English Standard Version
And again, "I will put my trust in him." And again, "Behold, I and the children God has given me."
King James Bible
And again, I will put my trust in him. And again, Behold I and the children which God hath given me.
Darby Bible Translation
And again, I will trust in him. And again, Behold, I and the children which God has given me.
World English Bible
Again, "I will put my trust in him." Again, "Behold, here I am with the children whom God has given me."
Young's Literal Translation
and again, 'Behold I and the children that God did give to me.'
Hebrews 2:13 Parallel
CommentaryVincent's Word Studies
I will put my trust, etc.
Isaiah 8:17, Isaiah 8:18. The passage occurs in an invective against the people's folly in trusting to any help but God's during the Syro-Israelitish war under Ahaz. The prophet is commanded to denounce those who trusted to soothsayers and not to God, and to bind and seal God's testimony to the righteous party who maintained their confidence in him - a party comprising the disciples of Isaiah, and in whom lies the prophet's hope for the future of Israel. Isaiah declares his own faith in God, and announces that he and his children have been appointed as living symbols of the divine will, so that there is no need of applying to necromancers. The names of the children are Shear-jashub a remnant shall return, and Maher-shalal-hash-baz haste-spoil-hurry-prey. These names will teach Israel that Assyria will spoil Damascus and Samaria; and that, in the midst of foreign invasion, God will still be with Judah, and will make a nation of the remnant which the war shall leave. The prophet and his children are thus omens of the nation's fortunes. The children were babes at this time, and "the only unity which existed among them was that which exists between every father and his children, and that which resulted from their belonging to the same prophetic household and all bearing symbolic names (without knowledge of the fact on the part of the children)." Our writer ignores the historical sense of the words, takes a part of a sentence and puts a messianic meaning into it, inferring from it the oneness of Jesus and his people, and the necessity of his assuming their nature in order to be one with them. He treats the two parts of the passage separately, emphasizing in the first part Messiah's trust in God in common with his human brethren, and inserting ἐγὼ I into the lxx text in order to call special attention to the speaker as Messiah. In the second part, he expresses the readiness of himself and his children to carry out God's will.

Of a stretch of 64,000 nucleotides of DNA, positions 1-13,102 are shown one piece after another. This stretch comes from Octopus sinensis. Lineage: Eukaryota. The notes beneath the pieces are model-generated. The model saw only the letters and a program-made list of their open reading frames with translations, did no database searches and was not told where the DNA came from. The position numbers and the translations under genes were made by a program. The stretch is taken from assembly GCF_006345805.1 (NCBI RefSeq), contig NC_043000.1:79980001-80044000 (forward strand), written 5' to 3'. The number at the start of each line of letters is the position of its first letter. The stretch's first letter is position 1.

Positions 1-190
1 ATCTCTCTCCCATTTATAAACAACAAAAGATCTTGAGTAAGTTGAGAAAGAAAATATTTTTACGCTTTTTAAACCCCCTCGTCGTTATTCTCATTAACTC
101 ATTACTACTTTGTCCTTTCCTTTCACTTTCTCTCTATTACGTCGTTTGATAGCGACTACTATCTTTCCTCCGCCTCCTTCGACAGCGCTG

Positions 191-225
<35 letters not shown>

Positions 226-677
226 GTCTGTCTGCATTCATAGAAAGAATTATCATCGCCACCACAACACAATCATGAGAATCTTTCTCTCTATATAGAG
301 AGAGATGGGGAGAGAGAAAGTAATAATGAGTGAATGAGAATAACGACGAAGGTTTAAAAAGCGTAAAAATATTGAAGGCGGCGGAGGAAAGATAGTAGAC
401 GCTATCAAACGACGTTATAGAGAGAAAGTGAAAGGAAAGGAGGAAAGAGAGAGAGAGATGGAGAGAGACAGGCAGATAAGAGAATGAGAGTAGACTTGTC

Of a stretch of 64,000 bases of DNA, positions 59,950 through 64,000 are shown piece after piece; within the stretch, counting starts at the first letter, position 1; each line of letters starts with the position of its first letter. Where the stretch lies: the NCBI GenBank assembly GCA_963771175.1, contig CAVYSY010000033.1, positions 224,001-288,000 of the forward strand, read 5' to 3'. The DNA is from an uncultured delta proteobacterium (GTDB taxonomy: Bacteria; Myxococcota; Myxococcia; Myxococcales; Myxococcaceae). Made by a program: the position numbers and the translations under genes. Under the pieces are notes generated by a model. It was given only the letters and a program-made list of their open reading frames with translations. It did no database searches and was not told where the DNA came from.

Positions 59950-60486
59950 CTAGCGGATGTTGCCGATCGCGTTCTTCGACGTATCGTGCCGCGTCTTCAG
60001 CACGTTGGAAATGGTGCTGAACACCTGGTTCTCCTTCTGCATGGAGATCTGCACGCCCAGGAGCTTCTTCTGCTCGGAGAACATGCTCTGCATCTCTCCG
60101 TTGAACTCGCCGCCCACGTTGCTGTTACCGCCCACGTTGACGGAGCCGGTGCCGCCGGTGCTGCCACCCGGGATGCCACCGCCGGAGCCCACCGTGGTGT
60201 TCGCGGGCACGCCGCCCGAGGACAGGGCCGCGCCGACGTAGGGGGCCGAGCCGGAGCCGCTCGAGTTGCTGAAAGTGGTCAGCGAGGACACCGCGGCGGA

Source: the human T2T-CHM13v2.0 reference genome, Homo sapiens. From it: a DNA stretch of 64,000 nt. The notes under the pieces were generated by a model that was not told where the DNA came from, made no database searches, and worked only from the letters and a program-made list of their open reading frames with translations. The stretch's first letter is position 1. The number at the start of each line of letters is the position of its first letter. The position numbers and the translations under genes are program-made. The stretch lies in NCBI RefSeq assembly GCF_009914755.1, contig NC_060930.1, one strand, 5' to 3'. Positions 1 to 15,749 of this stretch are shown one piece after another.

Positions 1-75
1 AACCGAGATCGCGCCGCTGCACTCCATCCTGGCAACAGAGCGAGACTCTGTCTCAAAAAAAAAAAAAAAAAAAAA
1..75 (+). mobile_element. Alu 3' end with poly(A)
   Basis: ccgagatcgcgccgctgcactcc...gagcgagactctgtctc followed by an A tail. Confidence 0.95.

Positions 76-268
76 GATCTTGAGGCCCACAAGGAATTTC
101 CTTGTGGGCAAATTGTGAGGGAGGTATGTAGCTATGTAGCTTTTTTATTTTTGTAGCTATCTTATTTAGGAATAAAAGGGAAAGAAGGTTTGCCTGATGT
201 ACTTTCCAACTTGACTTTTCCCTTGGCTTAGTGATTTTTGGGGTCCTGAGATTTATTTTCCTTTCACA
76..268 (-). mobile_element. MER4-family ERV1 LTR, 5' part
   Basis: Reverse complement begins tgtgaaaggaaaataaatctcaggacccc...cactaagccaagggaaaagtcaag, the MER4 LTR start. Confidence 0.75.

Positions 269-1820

LibraryNote B. On the Word for Holiness.
The proper meaning of the Hebrew word for holy, kadosh, is matter of uncertainty. It may come from a root signifying to shine. (So Gesenius, Oehler, Fuerst, and formerly Delitzsch, on Heb. ii. 11.) Or from another denoting new and bright (Diestel), or an Arabic form meaning to cut, to separate. (So Delitzsch now, on Ps. xxii. 4.) Whatever the root be, the chief idea appears to be not only separate or set apart, for which the Hebrew has entirely different words, but that by which a thing that is …
Andrew Murray—Holy in Christ
Christ --Perfect through Sufferings
"For what the Law could not Do, in that it was Weak through the Flesh, God Sending his Own Son in the Likeness of Sinful Flesh,
Circumcision, Temple Service, and Naming of Jesus.
I will wait for the LORD, who is hiding his face from the house of Jacob, and I will hope in him.
Behold, I and the children whom the LORD has given me are signs and portents in Israel from the LORD of hosts, who dwells on Mount Zion.
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